"Listen to your employees, trust them, reward them," he says
The chief executive officer of a Seattle fintech company saw productivity and revenue triple after he raised the minimum wage to US$70,000.
Gravity Payments CEO Dan Price made waves a few years ago after announcing that he would take a 90% pay cut so employees can receive a minimum salary of US$70,000.
Read more: Are managers behind pay inequality?
In a recent Twitter thread, Price shared that he was moved to raise the minimum after noticing that one of his employees had been working a second job at a fast-food restaurant to make ends meet.
How I learned to be a better boss:— Dan Price (@DanPriceSeattle) July 29, 2021
I was a bad CEO. 7 years ago, I found a McDonald's training handbook on the desk of an employee named Rosita. Turns out she was training to become a manager there because she couldn't survive on the income I paid here. I called her to my office
“Seven years ago, I found a McDonald's training handbook on the desk of an employee named Rosita,” Price tweeted. “Turns out she was training to become a manager there because she couldn't survive on the income I paid here.”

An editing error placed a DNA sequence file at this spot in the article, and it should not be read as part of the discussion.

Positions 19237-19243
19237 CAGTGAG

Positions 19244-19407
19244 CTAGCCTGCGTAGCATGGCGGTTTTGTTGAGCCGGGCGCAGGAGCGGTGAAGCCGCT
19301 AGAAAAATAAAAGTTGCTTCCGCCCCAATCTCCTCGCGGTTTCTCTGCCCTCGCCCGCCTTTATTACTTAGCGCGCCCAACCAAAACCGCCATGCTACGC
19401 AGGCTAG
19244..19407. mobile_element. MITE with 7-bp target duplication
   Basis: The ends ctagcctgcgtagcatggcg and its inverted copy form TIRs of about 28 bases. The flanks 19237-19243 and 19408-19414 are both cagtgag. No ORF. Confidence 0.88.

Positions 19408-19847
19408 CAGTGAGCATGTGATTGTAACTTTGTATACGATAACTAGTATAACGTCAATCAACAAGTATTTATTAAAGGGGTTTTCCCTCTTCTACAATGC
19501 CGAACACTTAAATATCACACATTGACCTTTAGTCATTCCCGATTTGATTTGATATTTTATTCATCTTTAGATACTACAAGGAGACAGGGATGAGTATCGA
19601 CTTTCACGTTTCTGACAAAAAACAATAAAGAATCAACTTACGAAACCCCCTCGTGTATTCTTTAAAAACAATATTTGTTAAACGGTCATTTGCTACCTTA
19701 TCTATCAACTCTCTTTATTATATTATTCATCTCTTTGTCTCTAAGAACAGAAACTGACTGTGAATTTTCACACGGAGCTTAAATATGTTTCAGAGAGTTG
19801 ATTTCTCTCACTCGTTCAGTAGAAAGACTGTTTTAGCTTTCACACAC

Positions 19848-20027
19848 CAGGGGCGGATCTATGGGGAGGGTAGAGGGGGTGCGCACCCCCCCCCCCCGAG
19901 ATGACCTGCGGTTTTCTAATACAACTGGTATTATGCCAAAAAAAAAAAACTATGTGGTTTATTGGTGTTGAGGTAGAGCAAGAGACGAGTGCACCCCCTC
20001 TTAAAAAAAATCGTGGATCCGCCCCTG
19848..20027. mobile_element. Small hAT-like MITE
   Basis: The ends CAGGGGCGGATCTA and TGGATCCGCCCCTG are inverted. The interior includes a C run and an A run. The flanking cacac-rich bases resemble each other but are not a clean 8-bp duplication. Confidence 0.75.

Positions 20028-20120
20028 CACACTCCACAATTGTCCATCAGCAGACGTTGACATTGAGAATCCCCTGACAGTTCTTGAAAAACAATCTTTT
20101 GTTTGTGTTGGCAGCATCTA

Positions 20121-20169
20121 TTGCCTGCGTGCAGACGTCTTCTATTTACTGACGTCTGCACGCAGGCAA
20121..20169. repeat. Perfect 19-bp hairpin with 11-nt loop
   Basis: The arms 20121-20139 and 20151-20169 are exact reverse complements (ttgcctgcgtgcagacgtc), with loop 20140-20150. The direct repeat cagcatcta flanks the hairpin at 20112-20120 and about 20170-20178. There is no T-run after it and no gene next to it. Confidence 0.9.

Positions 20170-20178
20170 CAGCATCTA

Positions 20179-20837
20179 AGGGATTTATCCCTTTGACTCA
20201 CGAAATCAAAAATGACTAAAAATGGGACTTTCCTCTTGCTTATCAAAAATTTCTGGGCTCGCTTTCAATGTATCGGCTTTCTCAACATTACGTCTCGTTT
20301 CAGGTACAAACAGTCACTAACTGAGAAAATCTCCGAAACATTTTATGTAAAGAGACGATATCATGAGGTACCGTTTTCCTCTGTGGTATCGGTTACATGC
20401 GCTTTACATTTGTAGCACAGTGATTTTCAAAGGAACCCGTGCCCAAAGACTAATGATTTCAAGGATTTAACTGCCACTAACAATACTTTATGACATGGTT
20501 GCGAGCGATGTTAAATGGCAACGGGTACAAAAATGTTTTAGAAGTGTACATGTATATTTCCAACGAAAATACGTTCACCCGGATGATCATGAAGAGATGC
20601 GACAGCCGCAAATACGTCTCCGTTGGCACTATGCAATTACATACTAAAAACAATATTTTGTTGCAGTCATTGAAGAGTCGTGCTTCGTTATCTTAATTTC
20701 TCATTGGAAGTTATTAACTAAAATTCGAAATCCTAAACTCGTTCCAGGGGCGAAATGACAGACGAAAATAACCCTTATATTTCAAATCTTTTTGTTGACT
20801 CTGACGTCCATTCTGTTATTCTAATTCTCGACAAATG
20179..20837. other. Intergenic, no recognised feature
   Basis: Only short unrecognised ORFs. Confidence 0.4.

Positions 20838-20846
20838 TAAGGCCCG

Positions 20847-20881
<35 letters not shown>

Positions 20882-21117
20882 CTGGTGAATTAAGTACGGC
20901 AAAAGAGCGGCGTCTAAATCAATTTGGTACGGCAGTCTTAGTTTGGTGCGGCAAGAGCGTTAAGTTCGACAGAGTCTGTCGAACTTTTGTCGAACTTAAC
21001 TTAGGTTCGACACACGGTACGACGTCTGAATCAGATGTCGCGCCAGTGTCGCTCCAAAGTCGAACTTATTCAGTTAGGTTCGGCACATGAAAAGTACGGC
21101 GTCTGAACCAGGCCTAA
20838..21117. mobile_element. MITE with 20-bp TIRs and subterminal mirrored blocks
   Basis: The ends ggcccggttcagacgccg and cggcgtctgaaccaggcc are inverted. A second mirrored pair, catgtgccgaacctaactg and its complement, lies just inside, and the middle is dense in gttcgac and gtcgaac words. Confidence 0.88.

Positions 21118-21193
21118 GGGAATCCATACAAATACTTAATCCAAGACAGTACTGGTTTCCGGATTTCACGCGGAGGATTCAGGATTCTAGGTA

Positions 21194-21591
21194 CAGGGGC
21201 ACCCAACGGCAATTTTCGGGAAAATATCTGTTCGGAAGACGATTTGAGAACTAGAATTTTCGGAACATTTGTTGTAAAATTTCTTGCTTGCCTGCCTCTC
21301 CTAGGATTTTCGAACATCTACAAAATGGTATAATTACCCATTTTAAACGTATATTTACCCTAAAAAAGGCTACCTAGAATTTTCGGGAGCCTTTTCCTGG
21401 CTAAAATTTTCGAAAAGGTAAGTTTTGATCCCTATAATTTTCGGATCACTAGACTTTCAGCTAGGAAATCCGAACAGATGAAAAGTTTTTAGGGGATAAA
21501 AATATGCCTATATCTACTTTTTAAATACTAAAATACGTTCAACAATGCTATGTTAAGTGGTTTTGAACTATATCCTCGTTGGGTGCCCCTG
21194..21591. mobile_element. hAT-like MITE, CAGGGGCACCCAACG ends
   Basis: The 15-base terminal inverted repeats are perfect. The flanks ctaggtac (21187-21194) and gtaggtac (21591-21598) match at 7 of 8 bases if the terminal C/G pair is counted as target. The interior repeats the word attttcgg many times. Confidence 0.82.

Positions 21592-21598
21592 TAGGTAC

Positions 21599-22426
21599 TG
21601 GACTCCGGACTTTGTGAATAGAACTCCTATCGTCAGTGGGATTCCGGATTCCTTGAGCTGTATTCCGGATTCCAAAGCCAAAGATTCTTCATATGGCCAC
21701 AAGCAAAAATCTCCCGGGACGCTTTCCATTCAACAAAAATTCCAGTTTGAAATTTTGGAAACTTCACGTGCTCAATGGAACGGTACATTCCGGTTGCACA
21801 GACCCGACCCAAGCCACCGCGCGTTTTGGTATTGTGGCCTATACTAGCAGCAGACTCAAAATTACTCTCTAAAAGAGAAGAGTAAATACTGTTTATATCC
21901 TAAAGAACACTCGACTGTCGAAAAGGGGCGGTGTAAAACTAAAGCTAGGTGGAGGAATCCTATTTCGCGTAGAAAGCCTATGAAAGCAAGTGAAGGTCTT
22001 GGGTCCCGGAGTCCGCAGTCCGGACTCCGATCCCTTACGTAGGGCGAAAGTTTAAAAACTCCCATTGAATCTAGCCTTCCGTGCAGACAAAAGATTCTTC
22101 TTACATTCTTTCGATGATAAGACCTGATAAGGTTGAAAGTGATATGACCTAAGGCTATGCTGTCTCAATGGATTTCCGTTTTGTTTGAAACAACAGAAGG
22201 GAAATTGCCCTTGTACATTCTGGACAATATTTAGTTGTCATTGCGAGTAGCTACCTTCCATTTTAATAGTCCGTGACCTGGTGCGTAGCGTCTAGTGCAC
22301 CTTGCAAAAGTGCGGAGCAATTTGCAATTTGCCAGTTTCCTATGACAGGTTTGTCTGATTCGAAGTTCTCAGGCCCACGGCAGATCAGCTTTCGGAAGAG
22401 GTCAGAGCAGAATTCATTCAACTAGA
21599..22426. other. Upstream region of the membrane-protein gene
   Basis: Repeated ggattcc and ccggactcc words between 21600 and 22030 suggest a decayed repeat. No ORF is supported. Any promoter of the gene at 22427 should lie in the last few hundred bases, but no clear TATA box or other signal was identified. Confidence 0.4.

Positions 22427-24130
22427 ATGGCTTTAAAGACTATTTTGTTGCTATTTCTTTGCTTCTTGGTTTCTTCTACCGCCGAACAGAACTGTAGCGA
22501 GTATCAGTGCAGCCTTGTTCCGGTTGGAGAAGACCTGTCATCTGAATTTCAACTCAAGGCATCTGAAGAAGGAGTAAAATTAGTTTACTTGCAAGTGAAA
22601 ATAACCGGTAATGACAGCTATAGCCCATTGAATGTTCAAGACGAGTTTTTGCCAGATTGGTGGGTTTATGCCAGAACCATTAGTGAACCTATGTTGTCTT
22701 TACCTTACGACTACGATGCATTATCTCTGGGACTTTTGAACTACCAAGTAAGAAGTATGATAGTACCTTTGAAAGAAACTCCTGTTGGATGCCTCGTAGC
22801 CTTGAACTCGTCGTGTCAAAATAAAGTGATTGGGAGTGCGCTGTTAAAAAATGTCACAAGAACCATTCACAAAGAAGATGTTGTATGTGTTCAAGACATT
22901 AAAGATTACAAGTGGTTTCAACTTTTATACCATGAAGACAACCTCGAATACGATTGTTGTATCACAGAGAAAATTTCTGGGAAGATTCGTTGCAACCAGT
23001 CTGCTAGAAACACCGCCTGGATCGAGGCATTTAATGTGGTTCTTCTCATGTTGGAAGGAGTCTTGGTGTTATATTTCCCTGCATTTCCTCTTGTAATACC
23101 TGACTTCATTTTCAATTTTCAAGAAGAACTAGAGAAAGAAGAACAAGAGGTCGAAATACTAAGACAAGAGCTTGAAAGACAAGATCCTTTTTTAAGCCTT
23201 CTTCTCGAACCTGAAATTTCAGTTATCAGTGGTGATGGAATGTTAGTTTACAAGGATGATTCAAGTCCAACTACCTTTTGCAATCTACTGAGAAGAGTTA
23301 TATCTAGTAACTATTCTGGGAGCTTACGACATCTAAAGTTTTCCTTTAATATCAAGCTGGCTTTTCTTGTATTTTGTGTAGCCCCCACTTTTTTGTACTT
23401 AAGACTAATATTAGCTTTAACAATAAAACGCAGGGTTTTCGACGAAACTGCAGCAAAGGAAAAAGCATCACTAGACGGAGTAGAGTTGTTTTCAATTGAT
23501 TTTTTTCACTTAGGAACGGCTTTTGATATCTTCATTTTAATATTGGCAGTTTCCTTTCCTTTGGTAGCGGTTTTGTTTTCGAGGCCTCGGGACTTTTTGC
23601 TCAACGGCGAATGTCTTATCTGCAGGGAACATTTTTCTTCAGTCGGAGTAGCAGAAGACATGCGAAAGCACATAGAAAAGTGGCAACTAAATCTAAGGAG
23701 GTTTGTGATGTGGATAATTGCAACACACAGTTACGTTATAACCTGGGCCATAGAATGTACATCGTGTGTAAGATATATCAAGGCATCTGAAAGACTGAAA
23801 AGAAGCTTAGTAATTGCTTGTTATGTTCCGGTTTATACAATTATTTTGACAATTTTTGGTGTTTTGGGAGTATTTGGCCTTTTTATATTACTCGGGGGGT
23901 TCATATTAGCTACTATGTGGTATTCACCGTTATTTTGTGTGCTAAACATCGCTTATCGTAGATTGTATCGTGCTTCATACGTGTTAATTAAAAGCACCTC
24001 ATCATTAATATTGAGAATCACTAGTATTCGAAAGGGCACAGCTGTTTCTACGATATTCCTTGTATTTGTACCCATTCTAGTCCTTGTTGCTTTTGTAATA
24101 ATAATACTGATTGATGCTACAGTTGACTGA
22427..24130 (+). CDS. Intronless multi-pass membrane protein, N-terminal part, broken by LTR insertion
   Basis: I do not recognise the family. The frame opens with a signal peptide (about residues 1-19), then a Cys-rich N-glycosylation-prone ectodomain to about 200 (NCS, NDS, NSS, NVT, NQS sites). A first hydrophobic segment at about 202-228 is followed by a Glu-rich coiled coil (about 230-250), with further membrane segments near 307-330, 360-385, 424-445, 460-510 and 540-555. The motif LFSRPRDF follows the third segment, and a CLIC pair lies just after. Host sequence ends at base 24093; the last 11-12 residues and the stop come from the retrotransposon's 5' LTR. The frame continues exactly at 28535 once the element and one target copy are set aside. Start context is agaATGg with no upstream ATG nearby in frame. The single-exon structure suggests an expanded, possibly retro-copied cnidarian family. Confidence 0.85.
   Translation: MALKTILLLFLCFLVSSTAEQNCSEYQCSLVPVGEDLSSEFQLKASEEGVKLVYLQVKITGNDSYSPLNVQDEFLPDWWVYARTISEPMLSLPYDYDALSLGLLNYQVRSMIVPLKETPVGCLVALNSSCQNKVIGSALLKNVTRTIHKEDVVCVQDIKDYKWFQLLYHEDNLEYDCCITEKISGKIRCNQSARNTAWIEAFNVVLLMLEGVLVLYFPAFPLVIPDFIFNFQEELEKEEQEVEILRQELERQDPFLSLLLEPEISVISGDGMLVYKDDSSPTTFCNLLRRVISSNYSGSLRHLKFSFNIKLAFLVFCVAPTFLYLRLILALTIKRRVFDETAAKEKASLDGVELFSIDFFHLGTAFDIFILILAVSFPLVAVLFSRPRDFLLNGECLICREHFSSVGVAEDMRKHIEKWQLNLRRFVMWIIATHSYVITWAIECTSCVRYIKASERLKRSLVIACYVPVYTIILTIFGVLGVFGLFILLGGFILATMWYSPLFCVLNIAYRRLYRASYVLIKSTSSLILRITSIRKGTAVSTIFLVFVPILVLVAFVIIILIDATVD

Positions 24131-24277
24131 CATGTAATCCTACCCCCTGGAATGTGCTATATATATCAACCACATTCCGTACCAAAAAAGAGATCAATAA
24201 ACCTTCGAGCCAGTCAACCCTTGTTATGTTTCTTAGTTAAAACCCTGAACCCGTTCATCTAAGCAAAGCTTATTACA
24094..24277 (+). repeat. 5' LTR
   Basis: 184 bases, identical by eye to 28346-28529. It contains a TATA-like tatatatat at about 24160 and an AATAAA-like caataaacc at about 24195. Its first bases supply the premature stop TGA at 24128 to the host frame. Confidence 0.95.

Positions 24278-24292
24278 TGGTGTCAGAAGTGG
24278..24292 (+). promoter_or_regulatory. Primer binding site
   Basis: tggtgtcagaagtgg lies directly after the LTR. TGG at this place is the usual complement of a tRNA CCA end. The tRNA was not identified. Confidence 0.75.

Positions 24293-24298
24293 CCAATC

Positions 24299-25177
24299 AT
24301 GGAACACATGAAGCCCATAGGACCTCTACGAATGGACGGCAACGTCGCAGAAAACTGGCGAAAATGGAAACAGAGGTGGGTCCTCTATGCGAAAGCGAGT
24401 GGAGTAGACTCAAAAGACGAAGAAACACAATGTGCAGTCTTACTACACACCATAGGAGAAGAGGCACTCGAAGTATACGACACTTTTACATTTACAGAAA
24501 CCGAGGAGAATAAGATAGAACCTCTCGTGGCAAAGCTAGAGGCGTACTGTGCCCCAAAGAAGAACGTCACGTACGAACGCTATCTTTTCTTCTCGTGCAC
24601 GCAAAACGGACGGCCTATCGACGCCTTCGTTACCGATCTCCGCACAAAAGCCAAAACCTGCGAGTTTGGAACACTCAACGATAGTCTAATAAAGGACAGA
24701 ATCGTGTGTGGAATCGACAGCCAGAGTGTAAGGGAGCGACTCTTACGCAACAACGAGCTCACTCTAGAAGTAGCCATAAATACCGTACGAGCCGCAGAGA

Even though his firm was already paying wages at market rate, Price gave Rosita extra duties and increased her salary by US$10,000.
“She quit the McD's job, moved out of her crappy apartment and used the free time to see her friends more,” tweeted Price, adding that as her mental health improved “so did her work performance.”
Inspired by Rosita’s success, Price decided to raise the entire company’s minimum wage to $70,000.
“Since then, our productivity and revenue tripled,” he tweeted.
Price said that biggest lesson from the experience was the importance of listening to your employees.
“Never assume you know what's going on – never make top-down decisions without their input,” he tweeted. “I'm still learning to be a better boss and only look ‘good’ when compared to other CEOs because the bar is so depressingly low.”
“Listen to your employees, trust them, reward them. They are responsible for a company's success – not CEOs.”